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This is not specific to this question but rather general advice for resolving these types of inter-personal issues: try to put yourself in their shoes first. what do they gain from the current behavior? what's their benefit in resisting the change you'd like to happen? (Retaining influence, protecting their work, ...) how can they benefit in similar/same/...


3

Short answer: communicate. Do what is called a retrospective. Long answer: The only way to resolve this situation without bad blood, is to talk about it in the whole team. Tell you teammate that you have concerns regarding his work. Explain your position and let him explain his. Then try to find a solution. Don't try to force anything on anyone. It's hard ...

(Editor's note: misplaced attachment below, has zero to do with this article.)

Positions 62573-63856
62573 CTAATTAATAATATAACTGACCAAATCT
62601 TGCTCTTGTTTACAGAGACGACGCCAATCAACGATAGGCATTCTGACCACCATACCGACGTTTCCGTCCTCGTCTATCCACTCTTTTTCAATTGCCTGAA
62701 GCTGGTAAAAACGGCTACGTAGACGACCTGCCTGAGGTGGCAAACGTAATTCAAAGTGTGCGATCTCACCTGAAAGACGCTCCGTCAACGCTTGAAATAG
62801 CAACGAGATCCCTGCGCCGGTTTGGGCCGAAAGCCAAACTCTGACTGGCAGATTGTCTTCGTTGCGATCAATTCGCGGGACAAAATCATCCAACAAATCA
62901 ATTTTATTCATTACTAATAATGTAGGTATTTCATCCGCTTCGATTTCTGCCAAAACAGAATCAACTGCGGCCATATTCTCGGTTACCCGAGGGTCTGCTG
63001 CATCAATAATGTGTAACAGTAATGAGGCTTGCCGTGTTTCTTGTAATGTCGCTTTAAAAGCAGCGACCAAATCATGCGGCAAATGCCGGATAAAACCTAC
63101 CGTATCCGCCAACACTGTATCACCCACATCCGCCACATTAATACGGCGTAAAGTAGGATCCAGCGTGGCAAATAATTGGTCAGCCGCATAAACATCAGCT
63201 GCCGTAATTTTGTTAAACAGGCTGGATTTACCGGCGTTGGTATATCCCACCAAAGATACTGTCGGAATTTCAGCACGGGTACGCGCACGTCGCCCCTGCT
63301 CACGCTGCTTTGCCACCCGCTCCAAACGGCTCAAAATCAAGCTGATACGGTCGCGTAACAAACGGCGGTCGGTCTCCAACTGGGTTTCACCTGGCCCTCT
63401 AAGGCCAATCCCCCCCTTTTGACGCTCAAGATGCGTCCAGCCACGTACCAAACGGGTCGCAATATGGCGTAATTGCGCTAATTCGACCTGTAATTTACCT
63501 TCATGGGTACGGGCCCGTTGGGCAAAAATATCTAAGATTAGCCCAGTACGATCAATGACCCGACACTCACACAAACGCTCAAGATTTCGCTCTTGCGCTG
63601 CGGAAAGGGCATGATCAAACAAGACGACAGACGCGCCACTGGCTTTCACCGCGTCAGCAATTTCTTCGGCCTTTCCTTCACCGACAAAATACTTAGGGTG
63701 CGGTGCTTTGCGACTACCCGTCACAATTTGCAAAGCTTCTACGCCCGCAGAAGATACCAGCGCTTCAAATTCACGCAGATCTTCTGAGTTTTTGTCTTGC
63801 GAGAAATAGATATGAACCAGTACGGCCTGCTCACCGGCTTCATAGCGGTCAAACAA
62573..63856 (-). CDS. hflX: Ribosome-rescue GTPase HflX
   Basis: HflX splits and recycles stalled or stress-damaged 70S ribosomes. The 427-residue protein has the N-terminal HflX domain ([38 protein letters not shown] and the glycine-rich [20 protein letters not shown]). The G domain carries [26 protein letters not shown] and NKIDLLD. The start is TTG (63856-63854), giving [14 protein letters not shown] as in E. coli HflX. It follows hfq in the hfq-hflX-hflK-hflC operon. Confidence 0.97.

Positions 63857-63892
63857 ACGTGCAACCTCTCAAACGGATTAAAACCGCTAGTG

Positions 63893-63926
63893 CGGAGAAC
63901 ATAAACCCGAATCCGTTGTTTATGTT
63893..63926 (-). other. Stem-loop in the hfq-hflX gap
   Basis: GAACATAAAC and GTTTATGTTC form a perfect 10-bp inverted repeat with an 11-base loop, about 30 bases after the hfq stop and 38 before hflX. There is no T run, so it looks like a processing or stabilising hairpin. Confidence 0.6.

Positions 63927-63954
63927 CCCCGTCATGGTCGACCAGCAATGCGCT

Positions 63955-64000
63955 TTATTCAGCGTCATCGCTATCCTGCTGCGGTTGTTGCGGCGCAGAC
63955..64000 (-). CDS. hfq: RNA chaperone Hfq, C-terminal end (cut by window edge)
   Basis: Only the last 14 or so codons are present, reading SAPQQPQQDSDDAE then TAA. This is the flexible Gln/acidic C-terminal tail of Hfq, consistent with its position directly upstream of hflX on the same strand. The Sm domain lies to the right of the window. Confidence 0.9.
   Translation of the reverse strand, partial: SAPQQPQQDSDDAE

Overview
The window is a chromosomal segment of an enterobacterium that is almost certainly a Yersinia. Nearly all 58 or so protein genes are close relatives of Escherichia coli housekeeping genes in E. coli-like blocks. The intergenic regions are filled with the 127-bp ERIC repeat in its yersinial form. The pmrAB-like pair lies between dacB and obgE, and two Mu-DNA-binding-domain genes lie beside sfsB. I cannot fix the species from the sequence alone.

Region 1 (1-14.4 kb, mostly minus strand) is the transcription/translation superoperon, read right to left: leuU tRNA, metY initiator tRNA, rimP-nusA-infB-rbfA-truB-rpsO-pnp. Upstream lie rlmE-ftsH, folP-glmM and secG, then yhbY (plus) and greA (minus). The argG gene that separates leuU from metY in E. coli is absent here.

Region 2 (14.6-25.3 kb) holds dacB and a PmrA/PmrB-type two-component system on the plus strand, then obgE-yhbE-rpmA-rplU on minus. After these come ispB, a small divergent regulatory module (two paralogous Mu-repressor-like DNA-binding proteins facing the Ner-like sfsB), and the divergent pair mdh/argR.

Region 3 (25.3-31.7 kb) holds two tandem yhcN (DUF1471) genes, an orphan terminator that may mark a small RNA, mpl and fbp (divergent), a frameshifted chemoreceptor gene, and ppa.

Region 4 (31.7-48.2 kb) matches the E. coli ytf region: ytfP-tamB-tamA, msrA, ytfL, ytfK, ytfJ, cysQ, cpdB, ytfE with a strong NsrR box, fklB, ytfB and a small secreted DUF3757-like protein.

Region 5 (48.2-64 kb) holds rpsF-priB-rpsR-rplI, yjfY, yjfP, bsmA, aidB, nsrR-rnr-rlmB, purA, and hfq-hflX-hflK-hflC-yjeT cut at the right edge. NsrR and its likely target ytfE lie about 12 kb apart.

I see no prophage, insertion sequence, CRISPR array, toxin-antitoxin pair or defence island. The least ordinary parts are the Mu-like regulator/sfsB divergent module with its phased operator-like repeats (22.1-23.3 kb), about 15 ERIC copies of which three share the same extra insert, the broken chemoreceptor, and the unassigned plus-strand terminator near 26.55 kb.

2

Read Belbin's Team Role Theory and French and Raven's Power Types. There are other theories, as well, so a bit of research will uncover a ton of academic conversations around your issue you are facing. The key take away is that high functioning teams gravitate its individuals to play certain, necessary roles that make it a high functioning team. It is ...


1

So, I'm wondering how we can start helping her without completely destroying her productivity. Your concern is that you want to improve long-term productivity without impacting short-term productivity. While I can understand that some activities can't stop, keep the end-goal in mind. At a macro-type level it may be in your organization's best interests to ...


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